Hangover Square - 1954

Year: 1945
Director: John Brahm
Screenplay: Barre Lyndon from the novel Hangover Square by Patrick Hamilton
Actors: Laird Cregar, Linda Darnell, George Sanders
Music: Bernard Herrmann


Devil Doll fans will be familiar with the mysterious George Harvey Bone since Dies Irae's liner notes state that the music on the album was inspired by the life and works of this mysterious musician. Despite extensive research we were unable to locate any record by (or in fact anything about) the elusive Mr. Bone? until the lucky day when we saw HANGOVER SQUARE, a nearly forgotten and criminally underrated 1945 movie which finally solved the enigma: Mr. Doctor was inspired by HANGOVER SQUARE's main character, the doomed George Harvey Bone, a (fictitious) music composer whose marvelous `Concerto Macabre for Piano and Orchestra' is premiered during the last ten dramatic minutes of the movie.
A tragic story of mental insanity and sick love set in 19th century (Victorian) London, HANGOVER SQUARE was directed by German refugee John Brahm and starred young actor extraordinaire Laird Cregar: the same director/actor team who had scored a great success in 1944 with THE LODGER, arguably the definitive Jack The Ripper film. Devil Doll fans will be delighted in finding some of Mr. Doctor's leit-motifs ? in the music (the Concerto Macabre has a Devil Doll-esque feel to it and is gloriously opened by Mr. Doctor's favourite interval: the triton also known as `diabolus in musica') and in the story (the MISTER Hyde/DOCTOR Jekyll dual obsession), but HANGOVER SQUARE is on the whole a wonderful little movie (the Guy Fawkes bonfire sequence is pure magic, as the haunting Grand Finale is!).The score - composed by the master of the irrational, Bernard Herrmann - is a must-have: a few versions exist on CD but the best are the original soundtrack issued on the Tsunami label and the excellent re-recording (with much better sound quality) on RCA with Achucarro on piano.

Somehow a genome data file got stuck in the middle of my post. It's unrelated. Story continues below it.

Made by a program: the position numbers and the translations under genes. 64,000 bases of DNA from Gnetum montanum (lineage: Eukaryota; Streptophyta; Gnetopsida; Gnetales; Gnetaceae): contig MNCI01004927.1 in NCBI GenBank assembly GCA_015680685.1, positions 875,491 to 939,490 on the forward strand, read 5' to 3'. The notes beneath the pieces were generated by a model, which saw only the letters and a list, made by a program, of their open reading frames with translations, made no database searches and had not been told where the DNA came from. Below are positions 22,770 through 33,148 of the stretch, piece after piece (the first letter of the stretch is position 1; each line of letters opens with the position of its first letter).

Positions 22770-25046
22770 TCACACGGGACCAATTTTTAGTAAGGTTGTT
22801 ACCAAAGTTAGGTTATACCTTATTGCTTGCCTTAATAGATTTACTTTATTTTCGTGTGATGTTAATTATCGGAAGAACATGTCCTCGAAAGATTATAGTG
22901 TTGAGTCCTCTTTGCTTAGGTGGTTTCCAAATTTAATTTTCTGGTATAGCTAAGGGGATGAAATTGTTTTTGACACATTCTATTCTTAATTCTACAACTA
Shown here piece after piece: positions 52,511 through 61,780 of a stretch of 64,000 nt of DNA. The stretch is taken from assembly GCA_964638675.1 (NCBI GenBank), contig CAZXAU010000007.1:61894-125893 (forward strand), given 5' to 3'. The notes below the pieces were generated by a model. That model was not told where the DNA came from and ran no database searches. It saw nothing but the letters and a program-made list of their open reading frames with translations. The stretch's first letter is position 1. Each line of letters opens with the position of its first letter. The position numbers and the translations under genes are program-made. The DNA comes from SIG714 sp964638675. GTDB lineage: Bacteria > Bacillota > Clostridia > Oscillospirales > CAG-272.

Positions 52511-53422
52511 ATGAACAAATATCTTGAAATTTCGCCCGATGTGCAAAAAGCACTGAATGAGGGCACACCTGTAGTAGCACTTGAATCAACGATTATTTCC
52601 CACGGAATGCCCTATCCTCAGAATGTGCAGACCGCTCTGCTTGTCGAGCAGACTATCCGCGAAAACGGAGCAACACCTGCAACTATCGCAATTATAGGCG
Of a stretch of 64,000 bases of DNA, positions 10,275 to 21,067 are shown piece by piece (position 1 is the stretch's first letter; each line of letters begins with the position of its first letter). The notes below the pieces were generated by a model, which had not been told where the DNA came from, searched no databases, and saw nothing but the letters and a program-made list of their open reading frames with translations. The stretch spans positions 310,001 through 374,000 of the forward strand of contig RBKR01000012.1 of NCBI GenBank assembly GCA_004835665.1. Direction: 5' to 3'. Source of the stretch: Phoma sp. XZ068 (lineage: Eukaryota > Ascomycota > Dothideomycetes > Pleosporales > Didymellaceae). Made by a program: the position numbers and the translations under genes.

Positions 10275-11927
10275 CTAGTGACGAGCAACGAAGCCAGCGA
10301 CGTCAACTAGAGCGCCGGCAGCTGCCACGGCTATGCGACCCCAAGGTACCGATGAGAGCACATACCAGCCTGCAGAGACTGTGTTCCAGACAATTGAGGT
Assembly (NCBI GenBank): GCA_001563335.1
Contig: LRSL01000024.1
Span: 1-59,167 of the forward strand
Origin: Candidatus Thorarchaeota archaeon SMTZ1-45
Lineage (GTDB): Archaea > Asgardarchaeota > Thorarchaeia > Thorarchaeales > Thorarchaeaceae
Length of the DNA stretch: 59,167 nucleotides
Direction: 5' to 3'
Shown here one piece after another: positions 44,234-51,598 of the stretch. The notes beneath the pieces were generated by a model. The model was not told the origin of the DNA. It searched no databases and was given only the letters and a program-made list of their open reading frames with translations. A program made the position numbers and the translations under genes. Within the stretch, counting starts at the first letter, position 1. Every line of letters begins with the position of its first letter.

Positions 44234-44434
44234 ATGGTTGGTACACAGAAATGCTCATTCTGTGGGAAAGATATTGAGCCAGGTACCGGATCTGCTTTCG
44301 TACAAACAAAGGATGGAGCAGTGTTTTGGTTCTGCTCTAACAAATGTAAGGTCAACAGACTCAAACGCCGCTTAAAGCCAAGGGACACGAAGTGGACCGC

The movie had a truly nightmarish production and some members of the crew claimed that it was `cursed': John Brahm eventually managed to complete it, but the `curse' continued to plague the three star actors. By the time HANGOVER SQUARE premiered (on February 7, 1945), Laird Cregar had already died, killed by a heart attack (on December 9, 1944, aged 31). Linda Darnell was the second victim of HANGOVER SQUARE's `curse' and her fate closely followed that of her character in the movie: in 1947, while filming FOREVER AMBER, she nearly burned as a roof on fire fell on her; in 1950, while shooting NO WAY OUT, she almost burned again when her car exploded; finally in 1965, she was caught in a burning house and died (aged 41) after suffering third degree burns over 90 percent of her body. The `curse' seemed more generous with George Sanders, but his life progressively deteriorated into depression until the actor took his own life in 1972 leaving an infamous suicide note: "Dear World, I am leaving because I am bored. I feel I have lived long enough. I am leaving you with your worries in this sweet cesspool ? Good luck".

-Jane and Francis-